1. Calibrated for people with diabetes, therefore the precision of the measurement is higher, the higher your blood glucose is.
  2. Overall, not so much precise, especially the CGM (unfortunately). Moreover, this should be a serious matter of concern for people with type one diabetes, because, considering the huge margin of error between devices, the suggested insulin dose to be taken in relation to a state of hyperglycemia could be noticeably different by using the same drop of blood.

Should we then trash the home-made glycemic testing proposed in the book?

No.

However, given the relative state of immaturity of this technology, it is suggested to look at the results of this kind of home-made experiments with a grain of salt, placing them in the context of a safe and well-researched whole-food based diet.

The protocols that are suggested in Wired to Eat constitute a reliable baseline, and it is not a case that Rob suggests starting from there before running this kind of experiments.

Finally, I want to end this article by launching this question: if something that should be supposedly well established like glucose reading is so "relative" and device-dependent, how reliable could be something like BHB tracking for nutritional ketosis outside from a lab context?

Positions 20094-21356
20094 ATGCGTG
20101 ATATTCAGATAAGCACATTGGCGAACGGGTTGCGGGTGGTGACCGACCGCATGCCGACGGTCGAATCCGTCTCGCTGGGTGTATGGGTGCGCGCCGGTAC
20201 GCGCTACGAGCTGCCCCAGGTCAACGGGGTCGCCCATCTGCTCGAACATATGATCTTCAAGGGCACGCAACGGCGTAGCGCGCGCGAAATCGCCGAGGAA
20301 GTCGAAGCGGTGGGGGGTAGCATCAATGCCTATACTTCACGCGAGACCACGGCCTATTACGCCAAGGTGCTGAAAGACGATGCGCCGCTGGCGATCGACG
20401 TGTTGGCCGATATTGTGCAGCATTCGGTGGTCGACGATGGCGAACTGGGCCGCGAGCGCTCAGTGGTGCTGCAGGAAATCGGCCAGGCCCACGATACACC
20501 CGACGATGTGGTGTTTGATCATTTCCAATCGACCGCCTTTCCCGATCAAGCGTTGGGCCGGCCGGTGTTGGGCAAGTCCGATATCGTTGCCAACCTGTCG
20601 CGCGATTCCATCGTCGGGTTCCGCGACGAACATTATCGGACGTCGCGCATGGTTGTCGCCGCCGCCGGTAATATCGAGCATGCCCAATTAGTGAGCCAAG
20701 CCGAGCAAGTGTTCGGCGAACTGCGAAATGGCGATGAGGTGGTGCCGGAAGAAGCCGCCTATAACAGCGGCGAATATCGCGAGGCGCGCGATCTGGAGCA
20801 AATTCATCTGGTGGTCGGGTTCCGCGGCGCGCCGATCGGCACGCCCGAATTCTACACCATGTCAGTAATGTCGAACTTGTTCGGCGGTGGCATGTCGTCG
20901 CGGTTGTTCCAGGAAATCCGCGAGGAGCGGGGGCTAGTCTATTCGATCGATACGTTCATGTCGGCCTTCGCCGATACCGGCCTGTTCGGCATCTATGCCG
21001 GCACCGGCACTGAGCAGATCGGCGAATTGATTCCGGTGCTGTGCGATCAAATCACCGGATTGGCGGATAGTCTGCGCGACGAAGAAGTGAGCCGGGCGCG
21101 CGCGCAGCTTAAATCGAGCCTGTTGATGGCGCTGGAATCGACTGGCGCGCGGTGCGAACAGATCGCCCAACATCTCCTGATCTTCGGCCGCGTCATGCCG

At state of the art, chasing macros and micros (nutrient density) should be more important than chasing ketones or glucose readings.

At state of the art, chasing macros and micros (nutrient density) should be more important than chasing ketones or glucose readings.

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Bottom line

  • Personalized nutrition from real-time biomarker readings is the future -not the present- of nutrition.
  • The best form of personalized nutrition, today, is based on macro and micronutrients management, based on the body composition of the individual.
  • Certain models of glucometer are more reliable than others in reflecting lab data testing.
  • Glucometers tend to give relatively correct absolute values for people with diabetes. Healthy people should look at the trends rather than the absolute values.